Warren Buffett Resource Page

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Chairperson and CEO of Berkshire Hathaway and is consistently ranked as world’s richest man

A legendary investor and philanthropist

Also known as the Oracle of Omaha

Warren Buffett is an authority on value investing.

In 2011, Warren Buffett ranked as the third richest man in the world.  Warren Buffet has determined that he will gradually give 85 percent Berkshire’s stocks to five notable foundations. The major share to go to the  Bill & Melinda Gates Foundation around and could be worth $30 billion. When Warren Buffett took control of Berkshire Hathaway in 1965 their investments were only $10,000 and in 2005 it grew up to $ 30 million.  Warren Buffett’s investment philosophy/principles are one of the most unbeaten.




Chairperson of the Board and Chief Executive Officer

Berkshire Hathaway Inc. Omaha, NE.

Sector: Financial / Property & Casualty Insurance

Holds office since January 1970

Director, Burlington Northern Santa Fe Corporation

Fort Worth, TX.

Sector: Services / Railroads

Lead Director, Washington Post Company

Washington, DC

Sector: Services / Publishing – Newspapers



  • Member of the Board of Grinnell College,  (as  Trustee)
  • Member of the Board of Bill & Melinda Gates Foundation (as Trustee)
  • Member of the Board of Borsheim Jewelry Company, Inc (as Chairman)
  • Member of the Board of Berkshire Hathaway Inc. (as Chairman and Chief Executive Officer 1965 – Present )
  • Member of the Board of Citigroup Global Markets Holdings Inc. (Director 1987 – Present)
  • Member of the Board of The Coca Cola Company,  (Former Director, Member of Executive Committee and Member of Finance Committee 1989-2006)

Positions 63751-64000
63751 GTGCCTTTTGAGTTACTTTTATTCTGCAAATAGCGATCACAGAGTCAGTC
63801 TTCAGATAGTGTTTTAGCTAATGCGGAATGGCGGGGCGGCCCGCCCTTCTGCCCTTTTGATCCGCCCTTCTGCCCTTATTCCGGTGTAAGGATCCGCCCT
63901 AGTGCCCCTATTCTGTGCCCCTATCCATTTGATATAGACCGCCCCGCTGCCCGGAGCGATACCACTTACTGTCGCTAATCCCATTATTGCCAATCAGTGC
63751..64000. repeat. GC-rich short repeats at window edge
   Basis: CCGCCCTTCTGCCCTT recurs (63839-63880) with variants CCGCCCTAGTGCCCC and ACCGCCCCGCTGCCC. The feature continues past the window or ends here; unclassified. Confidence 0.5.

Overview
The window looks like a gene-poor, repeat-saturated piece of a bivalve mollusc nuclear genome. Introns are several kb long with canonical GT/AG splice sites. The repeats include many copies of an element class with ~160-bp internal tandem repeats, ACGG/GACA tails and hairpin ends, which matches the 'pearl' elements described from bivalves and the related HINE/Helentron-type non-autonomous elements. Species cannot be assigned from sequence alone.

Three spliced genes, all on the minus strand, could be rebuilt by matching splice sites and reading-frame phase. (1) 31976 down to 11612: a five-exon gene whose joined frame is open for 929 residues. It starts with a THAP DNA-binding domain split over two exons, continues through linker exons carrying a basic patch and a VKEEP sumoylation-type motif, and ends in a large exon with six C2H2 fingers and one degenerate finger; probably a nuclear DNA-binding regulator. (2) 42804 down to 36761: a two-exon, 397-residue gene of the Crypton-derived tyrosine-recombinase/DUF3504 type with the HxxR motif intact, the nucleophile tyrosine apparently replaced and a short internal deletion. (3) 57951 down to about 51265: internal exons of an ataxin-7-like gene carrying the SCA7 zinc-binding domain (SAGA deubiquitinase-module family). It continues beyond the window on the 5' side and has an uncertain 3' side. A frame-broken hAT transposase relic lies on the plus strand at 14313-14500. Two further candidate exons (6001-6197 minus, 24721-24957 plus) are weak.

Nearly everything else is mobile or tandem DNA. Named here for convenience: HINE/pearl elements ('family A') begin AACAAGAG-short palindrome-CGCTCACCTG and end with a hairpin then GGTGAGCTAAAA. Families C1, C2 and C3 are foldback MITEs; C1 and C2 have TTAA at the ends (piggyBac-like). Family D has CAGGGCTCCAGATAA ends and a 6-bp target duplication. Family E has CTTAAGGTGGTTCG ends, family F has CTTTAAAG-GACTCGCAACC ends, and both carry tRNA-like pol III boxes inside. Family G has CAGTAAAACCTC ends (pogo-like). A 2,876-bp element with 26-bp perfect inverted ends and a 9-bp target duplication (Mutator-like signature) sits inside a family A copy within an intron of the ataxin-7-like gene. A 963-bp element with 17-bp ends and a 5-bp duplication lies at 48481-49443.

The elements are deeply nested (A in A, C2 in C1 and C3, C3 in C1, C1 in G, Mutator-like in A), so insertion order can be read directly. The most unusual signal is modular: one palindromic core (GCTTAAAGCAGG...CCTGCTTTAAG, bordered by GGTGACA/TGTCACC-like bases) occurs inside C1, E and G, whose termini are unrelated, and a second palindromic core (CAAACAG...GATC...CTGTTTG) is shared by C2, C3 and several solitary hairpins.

• Member of the Board of The Washington Post Company, (Former Lead Director, Chairman of Finance Committee and Member of Executive Committee 1996 – 2011)
  • Member of the Board of Mid American Energy Holdings Company,  (Director and Member of Compensation Committee 2011- Present)
  • Member of the Board of Lubrizol Corporation, (Director 2011- Present)

Warren Buffett: Background & bio

Warren Buffett was born in Omaha in 1930 and started his early education in Omaha Rose Hill Elementary School. His father’s, Howard Buffett and was a U.S. representative and was a harsh critic on New Deal interventionist foreign and domestic policy. Buffett’s father was first elected as a the member of Congress in 1942. Afterwards Buffett moved with his family to Washington, DC and was enrolled in Alice Deal Junior High School, where he finished his elementary school. In 1947, Buffett graduated from Woodrow Wilson High School.

Buffett showed a great interest in making money early on in life; he demonstrated this zeal by delivering newspapers, magazines and other such items. He also worked in his grandfather’s store. His money making habit continuous throughout high school and he went on to make money selling stamps and as  car sales, where he worked for commission.  In 1944, he filed his first income tax return for the first time.

This made him more determined and passionate. He, with a friend, decided to invest $25 for pinball machine and put in a nearby barbershop. Within few months, their business started to grow and from that one machine, they were able to save enough money to buy more machines.